American based credit rating agency, Moody’s Investors Service (Moody’s), in a report released on Wednesday, April 15, 2020, affirmed Nigeria’s B2 long-term issuer ratings.
The credit rating firm, however, maintained a negative outlook for the country.
The negative outlook continues to reflect the downside risks to Nigeria’s creditworthiness identified when the outlook on the sovereign’s rating was changed to negative in 2019. However, these risks have been compounded by crashed oil prices and the financial and economic implication of the coronavirus outbreak.
The rapid spread of this disease and the crude oil price shocks are creating an unprecedented credit shock across the regions and global markets and for Nigeria, these shocks increase already existing credit vulnerabilities.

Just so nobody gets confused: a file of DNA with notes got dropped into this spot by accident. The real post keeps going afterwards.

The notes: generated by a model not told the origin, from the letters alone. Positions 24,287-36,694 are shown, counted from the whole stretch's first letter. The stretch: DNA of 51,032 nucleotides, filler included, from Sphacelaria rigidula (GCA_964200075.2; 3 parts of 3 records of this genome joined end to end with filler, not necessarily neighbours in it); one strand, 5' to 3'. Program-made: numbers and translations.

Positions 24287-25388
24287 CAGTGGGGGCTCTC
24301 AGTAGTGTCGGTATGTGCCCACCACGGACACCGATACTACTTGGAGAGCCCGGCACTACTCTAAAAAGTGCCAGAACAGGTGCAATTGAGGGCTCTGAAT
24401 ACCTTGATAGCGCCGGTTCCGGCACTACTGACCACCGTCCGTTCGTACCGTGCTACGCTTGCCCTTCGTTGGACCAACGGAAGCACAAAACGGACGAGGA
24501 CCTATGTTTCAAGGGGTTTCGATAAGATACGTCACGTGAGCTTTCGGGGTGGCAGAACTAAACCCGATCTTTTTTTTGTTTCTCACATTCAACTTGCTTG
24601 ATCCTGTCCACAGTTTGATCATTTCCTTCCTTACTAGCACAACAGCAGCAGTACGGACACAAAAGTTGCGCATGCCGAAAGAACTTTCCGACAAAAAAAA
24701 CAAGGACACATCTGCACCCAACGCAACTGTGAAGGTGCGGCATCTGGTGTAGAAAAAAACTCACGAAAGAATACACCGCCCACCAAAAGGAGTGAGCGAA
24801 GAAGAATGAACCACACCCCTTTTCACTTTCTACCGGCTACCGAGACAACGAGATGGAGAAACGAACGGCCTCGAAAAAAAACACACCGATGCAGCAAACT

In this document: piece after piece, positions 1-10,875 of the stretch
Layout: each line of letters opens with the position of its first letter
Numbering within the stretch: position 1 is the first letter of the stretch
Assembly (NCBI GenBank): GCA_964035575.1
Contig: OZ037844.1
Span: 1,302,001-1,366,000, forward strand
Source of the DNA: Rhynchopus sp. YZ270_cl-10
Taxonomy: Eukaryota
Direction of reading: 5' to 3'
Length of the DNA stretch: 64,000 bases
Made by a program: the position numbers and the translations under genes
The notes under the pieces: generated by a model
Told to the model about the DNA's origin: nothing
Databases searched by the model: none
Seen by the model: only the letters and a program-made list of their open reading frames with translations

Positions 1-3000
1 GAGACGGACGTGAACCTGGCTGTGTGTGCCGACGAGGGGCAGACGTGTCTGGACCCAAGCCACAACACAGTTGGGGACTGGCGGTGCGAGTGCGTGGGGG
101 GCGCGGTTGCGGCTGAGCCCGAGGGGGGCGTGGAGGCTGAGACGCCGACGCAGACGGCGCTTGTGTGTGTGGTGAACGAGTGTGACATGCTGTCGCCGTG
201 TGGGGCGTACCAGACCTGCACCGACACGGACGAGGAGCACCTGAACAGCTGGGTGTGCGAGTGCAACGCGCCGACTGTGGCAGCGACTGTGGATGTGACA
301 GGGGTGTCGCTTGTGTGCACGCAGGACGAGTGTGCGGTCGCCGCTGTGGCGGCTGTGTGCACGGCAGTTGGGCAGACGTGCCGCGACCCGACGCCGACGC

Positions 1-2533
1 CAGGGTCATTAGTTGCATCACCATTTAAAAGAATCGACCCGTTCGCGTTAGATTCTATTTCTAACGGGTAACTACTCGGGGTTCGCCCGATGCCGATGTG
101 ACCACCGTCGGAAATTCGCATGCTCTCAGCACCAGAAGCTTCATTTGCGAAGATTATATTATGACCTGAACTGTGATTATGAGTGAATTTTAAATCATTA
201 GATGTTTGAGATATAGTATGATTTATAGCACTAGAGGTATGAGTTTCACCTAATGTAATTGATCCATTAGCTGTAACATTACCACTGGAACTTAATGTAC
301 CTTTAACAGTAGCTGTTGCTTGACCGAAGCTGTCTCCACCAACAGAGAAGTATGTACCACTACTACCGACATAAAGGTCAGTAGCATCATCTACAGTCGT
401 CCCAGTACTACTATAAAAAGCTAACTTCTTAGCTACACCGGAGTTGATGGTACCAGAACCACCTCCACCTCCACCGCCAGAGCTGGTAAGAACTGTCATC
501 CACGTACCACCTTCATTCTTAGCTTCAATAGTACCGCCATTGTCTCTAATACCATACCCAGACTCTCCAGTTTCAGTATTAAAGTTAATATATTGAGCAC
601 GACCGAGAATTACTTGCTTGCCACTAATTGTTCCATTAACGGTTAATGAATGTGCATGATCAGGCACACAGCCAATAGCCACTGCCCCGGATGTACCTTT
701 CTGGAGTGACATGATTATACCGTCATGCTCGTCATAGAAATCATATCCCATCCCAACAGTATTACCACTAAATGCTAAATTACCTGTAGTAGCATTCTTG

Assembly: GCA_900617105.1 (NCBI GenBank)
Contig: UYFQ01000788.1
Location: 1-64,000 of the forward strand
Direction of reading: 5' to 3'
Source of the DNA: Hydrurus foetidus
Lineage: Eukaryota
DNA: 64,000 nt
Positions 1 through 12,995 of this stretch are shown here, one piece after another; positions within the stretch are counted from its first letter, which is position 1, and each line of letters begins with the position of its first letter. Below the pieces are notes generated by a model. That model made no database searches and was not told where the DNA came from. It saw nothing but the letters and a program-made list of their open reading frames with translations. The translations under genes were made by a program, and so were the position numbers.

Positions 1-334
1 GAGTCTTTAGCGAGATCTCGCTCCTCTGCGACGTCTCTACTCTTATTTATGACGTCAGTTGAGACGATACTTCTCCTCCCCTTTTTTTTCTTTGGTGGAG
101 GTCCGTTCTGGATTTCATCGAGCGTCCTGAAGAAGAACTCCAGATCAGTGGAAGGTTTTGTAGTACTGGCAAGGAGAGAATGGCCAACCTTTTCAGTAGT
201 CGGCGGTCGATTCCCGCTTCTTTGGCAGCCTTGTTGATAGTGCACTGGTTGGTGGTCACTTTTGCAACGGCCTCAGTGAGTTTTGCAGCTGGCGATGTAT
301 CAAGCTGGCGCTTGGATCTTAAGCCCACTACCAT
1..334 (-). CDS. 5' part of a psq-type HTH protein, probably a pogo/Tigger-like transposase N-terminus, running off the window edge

According to the report, the fiscal strength of the country is greatly undermined by a significant drop in oil revenue which will compound an already extremely low tax base. The possible capital outflows will put pressure on the fragile balance of payment thereby threatening external stability.
The report says, ‘’In the longer term, the impact of the coronavirus on growth, particularly in the large informal sector, may weaken economic strength. The sovereign’s very low institutions and governance strength is likely to constrain the effectiveness of government measures to buffer the impact of the economic and financial shock’’.
It could be recalled that Standard and Poor (S&P), had already in March, revised the country’s outlook to negative from stable. Also, Fitch ratings had disclosed of its plans to downgrade Nigeria’s sovereign rating from B+ to negative if the depletion of the external reserves continues.